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    2. Stress the consideration and application of principles rather than relying on a detailed set of rules. Although sometimes more difficult to enforce in a consistent manner, a set of a few guidelines* rather than lengthy set of specific rules is more beneficial to students in the long run. By applying guidelines rather than following rules, students engage in higher level thinking processes and learn behaviors that will continue into their next classroom, their homes, and their adult lives.
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    Teaching ethical and safe use of ICTs.
Clint Heitz

Flipping the Classroom: A revolutionary approach to learning presents some pros and cons | School Library Journal - 73 views

    • Clint Heitz
       
      Why not create multiple types of videos? YouTube allows "choose your own path" videos that can let you alter the video based on the responses during viewing.
    • Clint Heitz
       
      Great way to provide equitable access opportunities
  • Teachers need to figure out what they want to get out of a flipped classroom, says Marine City High’s Ming. “What’s the purpose of doing it? Is it because you’re looking for more time in your curriculum to do hands-on activities?” An AP government teacher told Ming the best part of teaching his class was holding class discussions. The flipped classroom helped him get through the material with time to spare for conversation.
  • ...9 more annotations...
    • Clint Heitz
       
      The purpose is always the key. Don't try to implement this "just because" or excessively. It is a great tool, but not always the right one.
  • Watching videos also means more sitting in front of devices. The American Academy of Pediatrics recommends kids limit “screen time” to two hours a day because too much exposure has been linked to obesity, irregular sleep, behavioral problems, violence, and less time for play.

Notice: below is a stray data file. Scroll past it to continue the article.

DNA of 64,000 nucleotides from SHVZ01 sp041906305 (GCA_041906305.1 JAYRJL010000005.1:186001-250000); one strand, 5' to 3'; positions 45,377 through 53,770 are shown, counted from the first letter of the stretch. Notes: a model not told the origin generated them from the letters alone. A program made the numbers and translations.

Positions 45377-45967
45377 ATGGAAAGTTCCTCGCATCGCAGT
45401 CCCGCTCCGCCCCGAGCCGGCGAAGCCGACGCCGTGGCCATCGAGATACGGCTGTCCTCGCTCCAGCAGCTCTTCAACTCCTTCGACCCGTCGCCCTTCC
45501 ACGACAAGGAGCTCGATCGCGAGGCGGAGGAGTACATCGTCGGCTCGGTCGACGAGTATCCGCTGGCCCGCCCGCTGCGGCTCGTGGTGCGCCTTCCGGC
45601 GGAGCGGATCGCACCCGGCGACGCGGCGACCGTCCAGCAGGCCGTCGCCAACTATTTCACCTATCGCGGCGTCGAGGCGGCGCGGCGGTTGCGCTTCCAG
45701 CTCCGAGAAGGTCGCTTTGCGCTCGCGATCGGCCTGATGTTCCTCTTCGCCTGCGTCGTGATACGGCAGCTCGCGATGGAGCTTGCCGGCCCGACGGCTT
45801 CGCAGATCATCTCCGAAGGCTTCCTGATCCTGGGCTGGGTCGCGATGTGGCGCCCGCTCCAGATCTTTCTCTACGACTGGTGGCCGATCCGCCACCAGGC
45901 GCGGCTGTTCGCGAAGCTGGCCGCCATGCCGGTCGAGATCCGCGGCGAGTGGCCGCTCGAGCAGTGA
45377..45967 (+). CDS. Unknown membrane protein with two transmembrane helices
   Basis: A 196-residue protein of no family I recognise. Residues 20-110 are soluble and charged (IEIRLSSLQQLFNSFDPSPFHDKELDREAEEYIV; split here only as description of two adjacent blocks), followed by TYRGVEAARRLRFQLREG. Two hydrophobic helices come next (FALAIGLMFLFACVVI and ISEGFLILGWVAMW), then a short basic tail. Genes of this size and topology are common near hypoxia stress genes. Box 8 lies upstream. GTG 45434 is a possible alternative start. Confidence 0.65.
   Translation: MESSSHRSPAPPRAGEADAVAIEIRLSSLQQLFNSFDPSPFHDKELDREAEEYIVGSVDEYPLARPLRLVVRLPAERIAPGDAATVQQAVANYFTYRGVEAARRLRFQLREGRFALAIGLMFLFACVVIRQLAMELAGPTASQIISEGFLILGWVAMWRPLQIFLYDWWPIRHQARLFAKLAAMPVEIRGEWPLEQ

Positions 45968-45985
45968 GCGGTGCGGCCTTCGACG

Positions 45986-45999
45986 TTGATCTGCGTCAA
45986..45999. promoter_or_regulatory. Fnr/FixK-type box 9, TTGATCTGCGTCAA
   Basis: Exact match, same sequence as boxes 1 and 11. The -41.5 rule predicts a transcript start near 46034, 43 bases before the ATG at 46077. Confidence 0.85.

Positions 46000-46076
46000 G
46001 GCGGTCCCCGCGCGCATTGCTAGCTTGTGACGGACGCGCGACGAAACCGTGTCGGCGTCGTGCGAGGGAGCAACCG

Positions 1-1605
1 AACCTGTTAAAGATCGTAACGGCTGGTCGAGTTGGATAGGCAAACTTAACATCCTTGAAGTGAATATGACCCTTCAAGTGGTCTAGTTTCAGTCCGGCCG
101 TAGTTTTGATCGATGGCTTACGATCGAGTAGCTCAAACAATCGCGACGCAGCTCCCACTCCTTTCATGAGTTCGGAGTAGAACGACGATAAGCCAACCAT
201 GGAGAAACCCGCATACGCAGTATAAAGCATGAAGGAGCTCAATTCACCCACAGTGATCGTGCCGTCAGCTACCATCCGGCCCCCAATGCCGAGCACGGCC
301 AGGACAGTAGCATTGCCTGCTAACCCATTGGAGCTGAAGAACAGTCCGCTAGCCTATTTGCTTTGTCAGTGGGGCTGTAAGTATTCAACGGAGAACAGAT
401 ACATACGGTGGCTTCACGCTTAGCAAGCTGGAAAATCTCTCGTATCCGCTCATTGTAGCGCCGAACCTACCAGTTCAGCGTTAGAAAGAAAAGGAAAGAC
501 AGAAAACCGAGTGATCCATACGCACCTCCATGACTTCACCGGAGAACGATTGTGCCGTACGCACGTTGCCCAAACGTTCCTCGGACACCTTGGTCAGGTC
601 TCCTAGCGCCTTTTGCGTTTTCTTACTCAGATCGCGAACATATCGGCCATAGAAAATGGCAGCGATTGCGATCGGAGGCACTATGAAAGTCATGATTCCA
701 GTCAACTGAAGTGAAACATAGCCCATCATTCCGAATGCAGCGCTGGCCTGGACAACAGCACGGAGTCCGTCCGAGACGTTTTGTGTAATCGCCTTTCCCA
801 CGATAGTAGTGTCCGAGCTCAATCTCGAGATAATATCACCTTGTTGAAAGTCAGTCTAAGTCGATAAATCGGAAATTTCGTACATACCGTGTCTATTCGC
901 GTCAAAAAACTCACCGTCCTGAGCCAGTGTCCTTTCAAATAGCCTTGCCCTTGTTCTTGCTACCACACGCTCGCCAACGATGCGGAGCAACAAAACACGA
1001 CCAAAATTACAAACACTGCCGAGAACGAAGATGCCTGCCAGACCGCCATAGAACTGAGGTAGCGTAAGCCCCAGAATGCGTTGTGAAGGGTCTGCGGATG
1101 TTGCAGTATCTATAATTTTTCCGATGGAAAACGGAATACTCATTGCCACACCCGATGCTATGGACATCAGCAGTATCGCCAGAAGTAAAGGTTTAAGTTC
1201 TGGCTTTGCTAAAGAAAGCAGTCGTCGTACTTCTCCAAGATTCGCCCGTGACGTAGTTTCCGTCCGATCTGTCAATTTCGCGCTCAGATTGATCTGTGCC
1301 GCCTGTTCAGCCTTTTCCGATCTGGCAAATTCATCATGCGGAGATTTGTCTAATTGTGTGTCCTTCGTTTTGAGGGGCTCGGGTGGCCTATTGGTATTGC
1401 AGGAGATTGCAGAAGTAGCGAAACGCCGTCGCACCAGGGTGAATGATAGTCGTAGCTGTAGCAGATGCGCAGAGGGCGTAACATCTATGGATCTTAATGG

• Clint Heitz
       
      Why not flip it with podcasts that students can listen to while walking, driving, etc.
  • Students need to feel as though their teachers are guiding them to the best materials, not merely giving them a list of videos to watch, says Valenza
  • “Teachers should keep posing the ‘why,’” says Bob Schuetz, the technology director at Palatine High School in Illinois. “Why am I doing this? Why is it beneficial to students?”
  • “The teacher walks around and helps everyone. It’s not a get-out-of-jail-free card for teachers not to teach.” It’s also not a way for kids to get out of doing anything at home. “Flipping what the kid does means they do the work ahead of time, come to class, and debrief,” explains Michelle Luhtala (aka the
  • “The end goal is personalized education. The flipped classroom is just a means to that end.” Students can use the videos to learn at their own pace—any time or place, says Roberts. “These students can replay their teacher’s explanation of a new concept as many times as they need to without fear of holding up the rest of the class.”
  • a librarian at Bullis School in Potomac, MD, gives students videos, Web pages, and screenshots about the nuts and bolts of the library, which frees up more time to devote to their research projects.
  • ure, some kids will ignore the video. “The same kids who don’t currently do their homework will not watch the lecture,” says McCammon. “But as you start making your class more engaging, kids who don’t usually do their homework will start doing it because they want to participate in the class.” Kids write questions down while they’re watching the video, and then the first 10 minutes of class is for discussion of what they’ve seen.
Davida Lindsay-Harewood

Constitution for the United States - We the People - 26 views

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    A highly accessible, easy to use online version full text transcript including the Bill of Rights and the rest of the Amendments with both sequential and subject indexes.